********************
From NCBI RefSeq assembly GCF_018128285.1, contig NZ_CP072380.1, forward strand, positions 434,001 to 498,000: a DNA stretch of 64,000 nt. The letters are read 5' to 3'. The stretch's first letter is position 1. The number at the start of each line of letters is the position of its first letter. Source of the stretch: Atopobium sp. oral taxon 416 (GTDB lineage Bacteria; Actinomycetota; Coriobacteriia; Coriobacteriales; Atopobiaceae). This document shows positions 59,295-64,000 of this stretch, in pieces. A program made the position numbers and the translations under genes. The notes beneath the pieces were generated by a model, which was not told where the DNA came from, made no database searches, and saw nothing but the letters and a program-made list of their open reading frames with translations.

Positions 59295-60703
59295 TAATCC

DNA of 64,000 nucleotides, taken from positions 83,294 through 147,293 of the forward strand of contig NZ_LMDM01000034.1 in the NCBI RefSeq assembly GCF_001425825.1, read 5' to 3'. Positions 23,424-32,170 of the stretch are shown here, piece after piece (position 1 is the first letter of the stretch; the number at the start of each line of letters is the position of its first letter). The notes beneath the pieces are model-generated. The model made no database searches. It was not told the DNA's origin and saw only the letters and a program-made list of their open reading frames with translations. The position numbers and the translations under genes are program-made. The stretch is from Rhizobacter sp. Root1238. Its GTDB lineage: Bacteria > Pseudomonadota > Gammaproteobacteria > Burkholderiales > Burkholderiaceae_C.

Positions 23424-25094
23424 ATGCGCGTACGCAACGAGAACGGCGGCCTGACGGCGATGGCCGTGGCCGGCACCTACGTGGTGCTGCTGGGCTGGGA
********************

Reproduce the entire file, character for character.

From NCBI RefSeq assembly GCF_018128285.1, contig NZ_CP072380.1, forward strand, positions 434,001 to 498,000: a DNA stretch of 64,000 nt. The letters are read 5' to 3'. The stretch's first letter is position 1. The number at the start of each line of letters is the position of its first letter. Source of the stretch: Atopobium sp. oral taxon 416 (GTDB lineage Bacteria; Actinomycetota; Coriobacteriia; Coriobacteriales; Atopobiaceae). This document shows positions 59,295-64,000 of this stretch, in pieces. A program made the position numbers and the translations under genes. The notes beneath the pieces were generated by a model, which was not told where the DNA came from, made no database searches, and saw nothing but the letters and a program-made list of their open reading frames with translations.

Positions 59295-60703
59295 TAATCC

DNA of 64,000 nucleotides, taken from positions 83,294 through 147,293 of the forward strand of contig NZ_LMDM01000034.1 in the NCBI RefSeq assembly GCF_001425825.1, read 5' to 3'. Positions 23,424-32,170 of the stretch are shown here, piece after piece (position 1 is the first letter of the stretch; the number at the start of each line of letters is the position of its first letter). The notes beneath the pieces are model-generated. The model made no database searches. It was not told the DNA's origin and saw only the letters and a program-made list of their open reading frames with translations. The position numbers and the translations under genes are program-made. The stretch is from Rhizobacter sp. Root1238. Its GTDB lineage: Bacteria > Pseudomonadota > Gammaproteobacteria > Burkholderiales > Burkholderiaceae_C.

Positions 23424-25094
23424 ATGCGCGTACGCAACGAGAACGGCGGCCTGACGGCGATGGCCGTGGCCGGCACCTACGTGGTGCTGCTGGGCTGGGA